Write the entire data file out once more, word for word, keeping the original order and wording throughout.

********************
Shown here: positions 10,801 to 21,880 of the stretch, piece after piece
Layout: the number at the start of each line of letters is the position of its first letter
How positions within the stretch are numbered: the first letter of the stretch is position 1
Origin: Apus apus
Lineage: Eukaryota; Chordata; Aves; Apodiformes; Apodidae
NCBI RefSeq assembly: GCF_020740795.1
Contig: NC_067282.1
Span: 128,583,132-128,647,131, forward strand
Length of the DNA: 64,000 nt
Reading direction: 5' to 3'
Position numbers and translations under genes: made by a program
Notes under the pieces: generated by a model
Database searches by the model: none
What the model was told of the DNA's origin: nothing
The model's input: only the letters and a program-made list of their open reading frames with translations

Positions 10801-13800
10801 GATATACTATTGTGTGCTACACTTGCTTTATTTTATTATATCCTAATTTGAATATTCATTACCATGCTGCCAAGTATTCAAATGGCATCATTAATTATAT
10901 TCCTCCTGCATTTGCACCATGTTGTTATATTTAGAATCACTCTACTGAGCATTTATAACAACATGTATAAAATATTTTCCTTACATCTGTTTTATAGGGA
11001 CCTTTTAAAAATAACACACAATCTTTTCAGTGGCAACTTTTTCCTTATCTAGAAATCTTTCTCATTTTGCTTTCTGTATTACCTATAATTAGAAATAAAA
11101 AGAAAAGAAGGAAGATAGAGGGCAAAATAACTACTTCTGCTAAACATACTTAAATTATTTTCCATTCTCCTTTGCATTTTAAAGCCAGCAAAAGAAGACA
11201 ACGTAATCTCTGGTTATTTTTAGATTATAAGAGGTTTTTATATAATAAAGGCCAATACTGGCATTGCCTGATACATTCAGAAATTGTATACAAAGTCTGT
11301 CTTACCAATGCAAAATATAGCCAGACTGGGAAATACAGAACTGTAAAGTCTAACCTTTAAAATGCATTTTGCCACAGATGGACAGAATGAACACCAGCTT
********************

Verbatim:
Shown here: positions 10,801 to 21,880 of the stretch, piece after piece
Layout: the number at the start of each line of letters is the position of its first letter
How positions within the stretch are numbered: the first letter of the stretch is position 1
Origin: Apus apus
Lineage: Eukaryota; Chordata; Aves; Apodiformes; Apodidae
NCBI RefSeq assembly: GCF_020740795.1
Contig: NC_067282.1
Span: 128,583,132-128,647,131, forward strand
Length of the DNA: 64,000 nt
Reading direction: 5' to 3'
Position numbers and translations under genes: made by a program
Notes under the pieces: generated by a model
Database searches by the model: none
What the model was told of the DNA's origin: nothing
The model's input: only the letters and a program-made list of their open reading frames with translations

Positions 10801-13800
10801 GATATACTATTGTGTGCTACACTTGCTTTATTTTATTATATCCTAATTTGAATATTCATTACCATGCTGCCAAGTATTCAAATGGCATCATTAATTATAT
10901 TCCTCCTGCATTTGCACCATGTTGTTATATTTAGAATCACTCTACTGAGCATTTATAACAACATGTATAAAATATTTTCCTTACATCTGTTTTATAGGGA
11001 CCTTTTAAAAATAACACACAATCTTTTCAGTGGCAACTTTTTCCTTATCTAGAAATCTTTCTCATTTTGCTTTCTGTATTACCTATAATTAGAAATAAAA
11101 AGAAAAGAAGGAAGATAGAGGGCAAAATAACTACTTCTGCTAAACATACTTAAATTATTTTCCATTCTCCTTTGCATTTTAAAGCCAGCAAAAGAAGACA
11201 ACGTAATCTCTGGTTATTTTTAGATTATAAGAGGTTTTTATATAATAAAGGCCAATACTGGCATTGCCTGATACATTCAGAAATTGTATACAAAGTCTGT
11301 CTTACCAATGCAAAATATAGCCAGACTGGGAAATACAGAACTGTAAAGTCTAACCTTTAAAATGCATTTTGCCACAGATGGACAGAATGAACACCAGCTT